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Pedro Paramo

In: Novels

Submitted By rose7
Words 914
Pages 4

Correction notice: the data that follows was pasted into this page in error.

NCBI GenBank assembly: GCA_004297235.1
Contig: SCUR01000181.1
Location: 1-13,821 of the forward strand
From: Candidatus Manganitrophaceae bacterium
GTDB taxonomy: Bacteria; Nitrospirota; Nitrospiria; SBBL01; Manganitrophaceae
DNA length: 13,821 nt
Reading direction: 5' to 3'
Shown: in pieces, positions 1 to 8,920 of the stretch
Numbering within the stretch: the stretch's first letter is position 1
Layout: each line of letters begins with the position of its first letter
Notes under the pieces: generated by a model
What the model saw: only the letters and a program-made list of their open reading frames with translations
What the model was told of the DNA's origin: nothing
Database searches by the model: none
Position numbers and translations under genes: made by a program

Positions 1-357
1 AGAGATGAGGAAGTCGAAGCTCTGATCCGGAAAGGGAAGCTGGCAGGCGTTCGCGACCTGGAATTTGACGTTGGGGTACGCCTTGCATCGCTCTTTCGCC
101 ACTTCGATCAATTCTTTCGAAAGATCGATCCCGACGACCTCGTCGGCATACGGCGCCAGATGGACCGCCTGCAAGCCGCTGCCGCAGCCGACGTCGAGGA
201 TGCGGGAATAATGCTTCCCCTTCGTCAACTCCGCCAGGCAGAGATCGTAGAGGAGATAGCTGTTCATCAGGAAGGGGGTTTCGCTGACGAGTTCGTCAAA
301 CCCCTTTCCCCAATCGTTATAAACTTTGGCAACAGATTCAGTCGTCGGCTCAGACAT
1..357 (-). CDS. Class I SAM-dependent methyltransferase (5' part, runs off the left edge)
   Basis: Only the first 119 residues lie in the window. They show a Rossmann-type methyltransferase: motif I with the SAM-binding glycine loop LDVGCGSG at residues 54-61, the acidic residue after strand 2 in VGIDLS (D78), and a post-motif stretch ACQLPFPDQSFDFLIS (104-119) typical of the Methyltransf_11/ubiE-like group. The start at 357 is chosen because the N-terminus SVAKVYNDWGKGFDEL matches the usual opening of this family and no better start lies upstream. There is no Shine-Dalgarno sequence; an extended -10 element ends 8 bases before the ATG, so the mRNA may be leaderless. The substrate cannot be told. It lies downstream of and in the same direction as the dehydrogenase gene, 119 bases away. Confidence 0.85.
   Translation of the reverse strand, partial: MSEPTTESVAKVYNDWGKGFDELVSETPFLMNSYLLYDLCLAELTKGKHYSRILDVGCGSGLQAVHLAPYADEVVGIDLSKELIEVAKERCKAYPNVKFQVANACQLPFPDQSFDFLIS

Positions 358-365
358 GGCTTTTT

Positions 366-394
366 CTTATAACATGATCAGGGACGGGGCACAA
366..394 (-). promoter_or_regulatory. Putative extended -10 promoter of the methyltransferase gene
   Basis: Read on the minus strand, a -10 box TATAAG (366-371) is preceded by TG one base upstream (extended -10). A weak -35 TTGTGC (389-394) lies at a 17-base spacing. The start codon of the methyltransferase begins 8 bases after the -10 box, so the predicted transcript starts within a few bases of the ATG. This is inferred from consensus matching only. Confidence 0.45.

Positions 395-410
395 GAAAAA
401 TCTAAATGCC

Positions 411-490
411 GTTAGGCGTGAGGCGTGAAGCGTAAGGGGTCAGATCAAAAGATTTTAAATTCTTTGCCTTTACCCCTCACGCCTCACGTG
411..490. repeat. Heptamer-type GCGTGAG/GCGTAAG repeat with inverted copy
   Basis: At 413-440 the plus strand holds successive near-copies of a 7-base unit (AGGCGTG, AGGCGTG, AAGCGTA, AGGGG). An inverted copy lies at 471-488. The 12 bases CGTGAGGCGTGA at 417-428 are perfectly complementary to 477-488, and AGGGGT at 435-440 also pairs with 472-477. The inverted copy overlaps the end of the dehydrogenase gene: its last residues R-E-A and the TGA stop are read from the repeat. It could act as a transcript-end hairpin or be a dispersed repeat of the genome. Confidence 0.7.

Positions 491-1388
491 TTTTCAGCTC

Is there a set distinction between reality and illusions? Can someone’s illusions be their reality? What happens if one is lost within the abyss of such a struggle? Magical realism is somewhat of an explanation for such struggle. Magical Realism is a form of art, which allows people to view the world differently. It deals with emotions, meaning, and mystery in trying to figure out what life is, but only through a distinct imagination and willingness to learn can someone understand such feelings and actions. Both Pedro Paramo, from Pedro Paramo, and Will Atenton, from the movie “Dream House”, are lost within the lives that they believed to be reality but are in fact illusions. Both characters live within a life with their wives that are perceived to be true, but are in fact completely wrong. Do they figure it out? Will Atenton lives in this illusion in which him, his wife, and two daughters have just moved into a new home whose previous owners were killed and the father was sent to a psychiatric ward. The father, Peter Ward, allegedly killed his wife and two daughters only after being accidently shot in the head, himself, by his wife. Atenton searched for the answers just to be told by the psychiatric ward, which once held Peter Ward, that he is Peter Ward. He had created a new identity to cope with the death of his family. Upon figuring out that he in fact is Peter Ward, he also realizes that his perception of his children and wife were all illusions. How could it not have been real if he could see, feel, and talk to them? This drove Ward into a frenzy and psychological break down, making him realize what had actually occurred the night of the murders. The writers not expressing who was alive and who was not gave a sense of magical realism. The audience would have never known that Ward’s family were dead due to the fact that we saw them as a normal family. The husband would come home from work and greet his family. The wife would cook and feed her children and husband. They would play together and sleep together, so who would have known that this was not real? Imagination then needs to make the distinction between illusion and reality, what is real and what is unreal. Once Ward came to the realization of what reality was he was able to see that the home that was once thought as beautiful and his wife’s masterpiece was in fact a vacant home with boards missing and no windows. There were no furniture and no lights within. Nothing was as what he expressed it to be. Pedro Paramo was a don, a manipulator, an abuser of power, but also a lover. At an early age, Pedro’s heart was taken by Susanna San Juan. “I was thinking of you. Of the times you were there looking at me with your aquamarine eyes” (12). He always wanted Susanna but had to commit to Juan Preciado’s mom in order to pay the debt he owed. Now Susanna was not any ordinary woman. As he explained on page 108, “a woman who is not of this world.” In one instance, she asked her cleaning lady if she hears what she hears. She told her that she “would be frightened…you would be frightened if you heard what I hear,” (109) in which she speaks of being able to hear her past. Susanna San Juan is stuck living in what she thinks is her reality with her late husband, Florencio. She would have illusions of her and her husband in the sea making love. Everything is perfect, according to Susanna, but what does Pedro witness? Pedro was with a woman who was bedridden and who would sigh throughout her time with him. “He had spent the whole night in her room, standing against the wall and observing her in the wan candlelight: sweaty face, hands fidgeting with the sheets and tugging at her pillow until it was in shreds” (95). He finally got the woman who owned his heart, “but what world was Susanna San Juan living in? That was one of the things Pedro Paramo would never know” (95). She was living another reality and so was he. He pictured this perfect world with the woman of his dreams just to see that she was stuck in her own illusions. They shared a common reality but each had their own illusions of what they wanted. Upon her death towards the end of the book, his turn to die is apparent, and his eagerness to be with is love is maximized. Even with death knocking at the door, he still calls out for her, but she does not come to him. Nothing was as what he expressed it to be. Peter Ward, Susanna San Juan, and Pedro Paramo each had a perception of what their lives were. They pictured a perfect world with their loved ones, while at the same time living reality in confusion and misfortune. The illusions overpowered their reality. Magical realism brings out the imagination and creativity of the reader/viewer in trying to figure out what is real, who is real, and what is made up. It makes us question whether the authors intended such actions and feelings, and whether something was misunderstood, or understood just enough to make the connections. Between illusions and reality, there is a battle.

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